Rupert Murdoch's Sky has revolutionised TV watching in the UK, bringing multi channel TV to the masses, in ways that seem unimaginable for those of us who remember the heady days of growing up with two BBC channels (1+2) plus ITV.
In those days, the term 'water-cooler TV' did mean millions watching the same event, because choice was so limited.
Now, we live in an age of increasingly niche audience viewing habits, where even the long-running soaps have seen their audience figures decline comparatively.
From its initial offerings Sky has grown to dominate the pay TV market, sucking up many sports rights along the way, and transforming the fortunes of players and the experiences of audiences. Today's sports coverage is far slicker and soccer players' fees far more lucrative than anyone could have envisioned.
Technologically, Sky has continued to innovate, offering a hard disc recorder (Sky+), high definition variants, and now it is making another push into a new frontier.
Since the BBC launched the iPlayer more than a year ago, TV pundits have wondered how long it will take for a full convergence between online usage and TV viewing to occur.
Late last week Sky announced that it was now launching the Sky Player. For a monthly subscription that will be less than the cost of a satellite feed, users can watch live channel packages online, as well as download movies and other entertainment shows, using a proprietary player, that uses Microsoft Silverlight as the backbone for its Digital Rights Management.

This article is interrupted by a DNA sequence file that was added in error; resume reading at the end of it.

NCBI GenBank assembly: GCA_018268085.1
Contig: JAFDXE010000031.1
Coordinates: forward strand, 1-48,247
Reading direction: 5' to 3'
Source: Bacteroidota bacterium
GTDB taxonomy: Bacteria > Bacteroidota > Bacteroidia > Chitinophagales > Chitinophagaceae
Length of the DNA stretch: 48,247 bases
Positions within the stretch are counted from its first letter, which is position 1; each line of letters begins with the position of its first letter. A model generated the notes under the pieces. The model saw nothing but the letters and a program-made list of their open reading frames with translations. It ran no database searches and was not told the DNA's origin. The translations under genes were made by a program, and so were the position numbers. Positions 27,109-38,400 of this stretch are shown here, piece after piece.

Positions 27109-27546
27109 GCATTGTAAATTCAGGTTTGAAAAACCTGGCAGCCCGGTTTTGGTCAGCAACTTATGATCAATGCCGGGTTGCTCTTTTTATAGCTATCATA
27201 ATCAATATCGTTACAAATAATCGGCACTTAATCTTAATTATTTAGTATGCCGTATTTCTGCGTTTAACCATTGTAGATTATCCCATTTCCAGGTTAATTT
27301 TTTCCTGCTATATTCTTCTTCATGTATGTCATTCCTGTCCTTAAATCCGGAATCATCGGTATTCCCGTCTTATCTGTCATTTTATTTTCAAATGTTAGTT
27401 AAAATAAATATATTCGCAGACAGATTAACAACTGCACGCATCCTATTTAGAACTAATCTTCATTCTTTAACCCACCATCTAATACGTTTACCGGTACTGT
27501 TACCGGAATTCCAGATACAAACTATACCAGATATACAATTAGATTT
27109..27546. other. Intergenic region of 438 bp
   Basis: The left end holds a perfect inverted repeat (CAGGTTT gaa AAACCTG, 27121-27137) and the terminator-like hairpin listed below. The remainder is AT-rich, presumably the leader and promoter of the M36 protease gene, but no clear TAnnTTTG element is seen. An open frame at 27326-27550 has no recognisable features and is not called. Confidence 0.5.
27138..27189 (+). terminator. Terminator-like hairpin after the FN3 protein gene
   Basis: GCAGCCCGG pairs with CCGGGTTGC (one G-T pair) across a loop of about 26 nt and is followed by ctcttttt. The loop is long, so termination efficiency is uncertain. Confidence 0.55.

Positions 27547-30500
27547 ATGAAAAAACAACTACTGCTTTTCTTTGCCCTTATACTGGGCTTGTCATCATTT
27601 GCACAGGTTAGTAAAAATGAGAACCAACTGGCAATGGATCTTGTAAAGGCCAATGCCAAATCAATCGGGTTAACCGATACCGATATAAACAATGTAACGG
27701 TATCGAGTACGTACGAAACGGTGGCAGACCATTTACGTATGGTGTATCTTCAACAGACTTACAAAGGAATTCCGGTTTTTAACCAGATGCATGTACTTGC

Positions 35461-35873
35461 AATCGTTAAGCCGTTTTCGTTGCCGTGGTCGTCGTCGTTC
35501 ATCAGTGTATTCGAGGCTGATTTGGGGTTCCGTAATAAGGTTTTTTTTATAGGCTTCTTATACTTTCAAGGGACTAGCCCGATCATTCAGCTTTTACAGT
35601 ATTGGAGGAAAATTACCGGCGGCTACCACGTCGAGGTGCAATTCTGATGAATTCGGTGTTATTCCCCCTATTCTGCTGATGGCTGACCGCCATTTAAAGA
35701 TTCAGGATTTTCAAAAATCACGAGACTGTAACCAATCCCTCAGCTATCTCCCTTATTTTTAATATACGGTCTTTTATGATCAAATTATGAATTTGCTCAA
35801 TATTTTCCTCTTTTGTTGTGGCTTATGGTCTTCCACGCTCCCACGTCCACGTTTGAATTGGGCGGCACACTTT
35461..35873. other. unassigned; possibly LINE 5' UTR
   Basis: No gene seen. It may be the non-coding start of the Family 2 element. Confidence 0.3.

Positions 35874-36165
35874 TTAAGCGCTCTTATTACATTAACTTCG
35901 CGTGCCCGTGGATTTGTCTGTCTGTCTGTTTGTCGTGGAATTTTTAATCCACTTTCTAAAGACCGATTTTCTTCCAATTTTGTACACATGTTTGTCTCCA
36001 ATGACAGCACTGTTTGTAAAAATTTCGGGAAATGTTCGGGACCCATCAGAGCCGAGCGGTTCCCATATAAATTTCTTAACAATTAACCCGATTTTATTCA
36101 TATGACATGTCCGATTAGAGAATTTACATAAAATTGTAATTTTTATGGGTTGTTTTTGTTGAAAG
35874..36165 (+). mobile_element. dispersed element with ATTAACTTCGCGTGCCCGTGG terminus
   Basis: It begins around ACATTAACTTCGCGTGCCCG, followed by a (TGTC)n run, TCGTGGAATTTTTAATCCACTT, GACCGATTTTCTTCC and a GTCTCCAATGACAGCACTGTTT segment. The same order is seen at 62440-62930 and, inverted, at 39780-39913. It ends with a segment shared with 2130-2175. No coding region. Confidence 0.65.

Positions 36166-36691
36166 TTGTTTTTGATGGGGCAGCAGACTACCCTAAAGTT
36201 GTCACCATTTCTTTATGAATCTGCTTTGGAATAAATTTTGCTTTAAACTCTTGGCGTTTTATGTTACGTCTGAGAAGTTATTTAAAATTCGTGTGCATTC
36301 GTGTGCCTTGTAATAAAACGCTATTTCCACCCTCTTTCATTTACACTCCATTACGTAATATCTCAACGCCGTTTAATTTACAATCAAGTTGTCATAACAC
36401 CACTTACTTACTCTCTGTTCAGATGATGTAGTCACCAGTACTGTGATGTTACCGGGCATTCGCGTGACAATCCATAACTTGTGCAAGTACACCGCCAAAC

Mac users are catered for, but without the downloading facility for movies and entertainment. The Sky website says this will be coming in due course. I'm not sure if Mac users get a discount for the reduced service, but I intend to find out this week and will report back.
Either way, it represents a fascinating acknowledgement that audience tastes are changing and that for some people online delivery works better. This might be because people want to take downloaded shows to work, users spend more time online so this might be a way of generating revenue from those deserting the traditional sit back approach of conventional TV, or it might represent a chance for those in love with the service to maintain viewing habits wherever they might be.
What is certain is that the combination of advancing broadband availability, falling subscription costs, and rising audience acceptance of media delivery via online channels, is likely to fuel a rise in the viewing of moving image content on computer screens.
Is there a spanner in the works? Well, possibly there is. British Telecom (BT) is complaining that the media regulator, OFCOM, has capped the rates it can lease its lines to third parties at too low a rate. It's claiming this will hamper investment in new broadband infrastructure. The government has seen fit to bail out our banks. It will be interesting to see if it's prepared to invest in the backbone of our country's technological improvement.